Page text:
The Spanish government has postponed the reopening of the land borders of the autonomous cities of Ceuta and Melilla with Morocco for 15 days, two weeks in which the government hopes to shore up a minimum agreement accepted by the Moroccan authorities that guarantees the proper movement of people and goods. A commitment made by the parties in April during the visit to Rabat by the President of the Government, Pedro Sánchez.
The period of the extension will be "only 15 days while the conditions for the orderly and progressive reopening of the land posts are being finalised", contains the order issued by the Ministry of the Interior, published on Saturday morning in the Official State Gazette (BOE). However, "without prejudice to its possible modification to respond to a change of circumstances", in the event of a prior agreement.
Point three of the joint declaration made by Spain and Morocco assured the full normalisation of border crossings "in an orderly manner, including the appropriate customs and people control devices on land and at sea". A pact which, if fulfilled, would put an end to the closure decreed two years ago as a result of the COVID-19 crisis and extended in 2021 by Morocco, which cited the same reasons in a context of diplomatic crisis.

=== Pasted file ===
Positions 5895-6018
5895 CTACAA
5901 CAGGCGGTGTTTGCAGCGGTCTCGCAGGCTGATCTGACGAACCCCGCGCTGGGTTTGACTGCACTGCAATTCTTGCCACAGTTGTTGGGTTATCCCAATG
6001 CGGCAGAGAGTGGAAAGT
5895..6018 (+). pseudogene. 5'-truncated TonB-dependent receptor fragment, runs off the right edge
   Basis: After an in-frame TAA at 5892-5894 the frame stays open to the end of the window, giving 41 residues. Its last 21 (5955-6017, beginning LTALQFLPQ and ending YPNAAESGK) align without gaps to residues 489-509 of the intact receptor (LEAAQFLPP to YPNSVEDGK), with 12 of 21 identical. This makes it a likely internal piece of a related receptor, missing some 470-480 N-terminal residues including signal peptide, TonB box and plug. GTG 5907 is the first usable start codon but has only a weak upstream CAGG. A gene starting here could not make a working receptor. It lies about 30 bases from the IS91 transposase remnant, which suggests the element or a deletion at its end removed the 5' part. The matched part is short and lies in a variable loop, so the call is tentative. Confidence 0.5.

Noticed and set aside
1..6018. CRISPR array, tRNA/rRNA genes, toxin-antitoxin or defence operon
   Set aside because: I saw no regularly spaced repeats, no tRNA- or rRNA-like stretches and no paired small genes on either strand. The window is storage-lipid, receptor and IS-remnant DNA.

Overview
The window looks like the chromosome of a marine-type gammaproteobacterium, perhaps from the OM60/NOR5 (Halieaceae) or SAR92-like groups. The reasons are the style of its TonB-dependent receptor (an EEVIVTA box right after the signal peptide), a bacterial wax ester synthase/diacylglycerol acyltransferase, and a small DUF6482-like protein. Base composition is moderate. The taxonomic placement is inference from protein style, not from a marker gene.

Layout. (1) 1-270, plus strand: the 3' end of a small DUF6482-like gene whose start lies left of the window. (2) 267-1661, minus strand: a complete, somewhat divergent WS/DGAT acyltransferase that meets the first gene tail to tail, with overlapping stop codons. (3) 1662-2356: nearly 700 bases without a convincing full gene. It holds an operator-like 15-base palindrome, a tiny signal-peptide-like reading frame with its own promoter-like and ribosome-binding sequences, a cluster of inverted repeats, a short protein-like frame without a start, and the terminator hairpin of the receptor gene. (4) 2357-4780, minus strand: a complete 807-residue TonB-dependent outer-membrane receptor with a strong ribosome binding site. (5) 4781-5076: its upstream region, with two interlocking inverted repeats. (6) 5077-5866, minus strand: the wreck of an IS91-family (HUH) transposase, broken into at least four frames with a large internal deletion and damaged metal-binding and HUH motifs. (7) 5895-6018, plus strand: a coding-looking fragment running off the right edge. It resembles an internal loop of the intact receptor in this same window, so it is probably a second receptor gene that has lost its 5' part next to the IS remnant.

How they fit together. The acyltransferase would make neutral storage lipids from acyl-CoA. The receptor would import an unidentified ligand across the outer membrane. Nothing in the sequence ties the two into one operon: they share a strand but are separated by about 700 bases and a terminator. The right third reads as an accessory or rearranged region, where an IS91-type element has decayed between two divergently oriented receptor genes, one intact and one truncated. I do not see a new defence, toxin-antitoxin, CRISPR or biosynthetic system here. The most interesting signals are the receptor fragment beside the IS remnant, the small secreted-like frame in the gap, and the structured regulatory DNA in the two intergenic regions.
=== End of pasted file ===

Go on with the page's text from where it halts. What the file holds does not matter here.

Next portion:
The reopening of the borders was scheduled for 30 April. However, the Interior Ministry said that some details and "exact mechanisms" of the agreement still need to be "finalised", so the process will have to wait at least a couple more weeks, according to the BOE, during which negotiations between the Spanish-Moroccan working groups created for this purpose will be extended.
Madrid and Rabat maintain their differences on the reopening. The Ministry of Foreign Affairs, headed by José Manuel Albares, present at the president's audience with King Mohammed VI, is in favour of the simultaneous reopening of the commercial customs in Melilla and the establishment of another in Ceuta, as Sánchez himself announced from the Guest Palace in Rabat at the press conference following the meeting with the Alaouite monarch.
Morocco, for its part, plans to reopen the transit of goods through the previously authorised crossings without the establishment of commercial customs. The negotiations, which are expected to continue in the coming months in various areas of cooperation, have not yet revealed the new conditions for cross-border workers, who will also have to wait to see their situation resolved.
Bilateral talks are at an "advanced" stage, according to the Interior Ministry. The head of the portfolio, Fernando Grande-Marlaska, revealed on Friday an "imminent" reopening of the land borders with Morocco, without specifying dates, and assured that the Ministry is working on a process that will be "gradual and that will have all the guarantees, both in terms of health and security".
The current border order expired on Saturday 30 April; however, the Ministry under the direction of Grande-Marlaska emphasises that this order includes all the restrictions applied to national external land, sea and air borders by virtue of the recommendations issued by the Council of the European Union in the framework of COVID-19. At the same time, the Interior Ministry has implemented a police reinforcement in the two autonomous cities of Ceuta and Melilla.